Housing post attracts interest
Aspen Times Staff Writer
Six candidates vying to be director of the Aspen-Pitkin County Housing Authority are being interviewed this week by government officials.
Thirty-five applicants expressed interest in the position, vacated when former Housing Director Mary Roberts resigned, effective March 1.
From that pool, six individuals – three from Colorado and three from outside the state – were chosen for the initial round of interviews, according to Ed Sadler, assistant city manager. No current Housing Authority staffers applied for the post, he said.
Sadler, along with City Manager Steve Barwick, County Manager Hilary Smith and Cindy Christensen, acting housing director, are conducting the interviews, which will wrap up today. Four of the interviews are being done via conference calls; two candidates came to Aspen for the initial interview.
“We hope to cut the field to two or three people for final interviews in a couple of weeks,” Sadler said.
The position was advertised nationally on the Internet, as well as in newspapers in Denver and locally. The published salary range is roughly $60,000 to $80,000, depending on the candidate’s experience. Roberts’ annual salary was $83,761.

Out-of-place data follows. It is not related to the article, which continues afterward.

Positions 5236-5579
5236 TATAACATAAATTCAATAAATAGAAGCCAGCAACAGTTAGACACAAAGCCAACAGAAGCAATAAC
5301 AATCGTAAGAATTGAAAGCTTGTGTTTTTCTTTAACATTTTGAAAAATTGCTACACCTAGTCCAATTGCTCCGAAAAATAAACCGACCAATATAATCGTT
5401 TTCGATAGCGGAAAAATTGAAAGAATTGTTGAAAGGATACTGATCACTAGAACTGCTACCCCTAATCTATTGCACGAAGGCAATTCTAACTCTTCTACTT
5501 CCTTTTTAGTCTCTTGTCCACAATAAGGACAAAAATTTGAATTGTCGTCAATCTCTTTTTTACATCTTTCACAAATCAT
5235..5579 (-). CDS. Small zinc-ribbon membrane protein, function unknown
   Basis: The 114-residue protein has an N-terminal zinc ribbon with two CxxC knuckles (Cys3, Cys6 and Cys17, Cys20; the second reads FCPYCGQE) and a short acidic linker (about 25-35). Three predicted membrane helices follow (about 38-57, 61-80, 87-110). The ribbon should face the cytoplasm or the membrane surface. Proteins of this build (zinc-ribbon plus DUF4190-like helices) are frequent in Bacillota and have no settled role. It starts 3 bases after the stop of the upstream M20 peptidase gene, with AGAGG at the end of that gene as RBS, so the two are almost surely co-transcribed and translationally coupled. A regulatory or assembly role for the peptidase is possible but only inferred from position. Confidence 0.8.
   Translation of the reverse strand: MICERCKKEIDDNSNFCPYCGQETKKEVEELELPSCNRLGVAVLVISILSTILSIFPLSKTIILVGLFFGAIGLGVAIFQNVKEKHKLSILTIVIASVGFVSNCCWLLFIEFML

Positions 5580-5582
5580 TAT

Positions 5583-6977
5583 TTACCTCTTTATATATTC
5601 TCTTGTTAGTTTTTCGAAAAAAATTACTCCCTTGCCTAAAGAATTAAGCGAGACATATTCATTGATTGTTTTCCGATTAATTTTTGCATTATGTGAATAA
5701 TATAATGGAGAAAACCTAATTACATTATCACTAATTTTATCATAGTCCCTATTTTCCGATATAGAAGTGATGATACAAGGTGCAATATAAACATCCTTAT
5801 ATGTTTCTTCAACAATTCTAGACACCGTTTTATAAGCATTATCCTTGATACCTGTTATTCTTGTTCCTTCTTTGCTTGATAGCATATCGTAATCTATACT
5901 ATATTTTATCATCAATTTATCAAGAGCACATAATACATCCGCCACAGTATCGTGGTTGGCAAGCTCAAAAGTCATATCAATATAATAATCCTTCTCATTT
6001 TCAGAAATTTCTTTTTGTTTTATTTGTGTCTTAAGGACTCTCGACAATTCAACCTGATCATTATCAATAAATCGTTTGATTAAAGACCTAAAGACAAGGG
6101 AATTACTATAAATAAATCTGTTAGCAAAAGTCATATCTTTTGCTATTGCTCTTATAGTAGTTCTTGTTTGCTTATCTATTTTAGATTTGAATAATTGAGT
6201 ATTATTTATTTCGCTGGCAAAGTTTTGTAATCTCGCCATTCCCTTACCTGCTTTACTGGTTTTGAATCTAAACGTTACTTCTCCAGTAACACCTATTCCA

The national economic downturn has helped boost the number of applicants for the position, according to Sadler.
“It has made a much bigger pool available to us,” he said. “It actually surprised me how many from back East we got.”
The final selection of the director will be up to the city and county managers, according to an agreement reached by the City Council and county commissioners in March. The city and county hope to have the new housing director on the job by mid-June, according to Sadler.
The new housing director will oversee an office staff of 12 and an overall budget that totals about $3 million.
Support Local Journalism
Support Local Journalism
Readers around Aspen and Snowmass Village make the Aspen Times’ work possible. Your financial contribution supports our efforts to deliver quality, locally relevant journalism.
Now more than ever, your support is critical to help us keep our community informed about the evolving coronavirus pandemic and the impact it is having locally. Every contribution, however large or small, will make a difference.
Each donation will be used exclusively for the development and creation of increased news coverage.
Start a dialogue, stay on topic and be civil.
If you don't follow the rules, your comment may be deleted.
User Legend: Moderator Trusted User
The blizzards of January and February seem like distant dreams to Colorado water managers. What started as a promising year for water supply — with above-average snowpack as of April 1 — ended Sept. 30 with the entire state in some level of drought.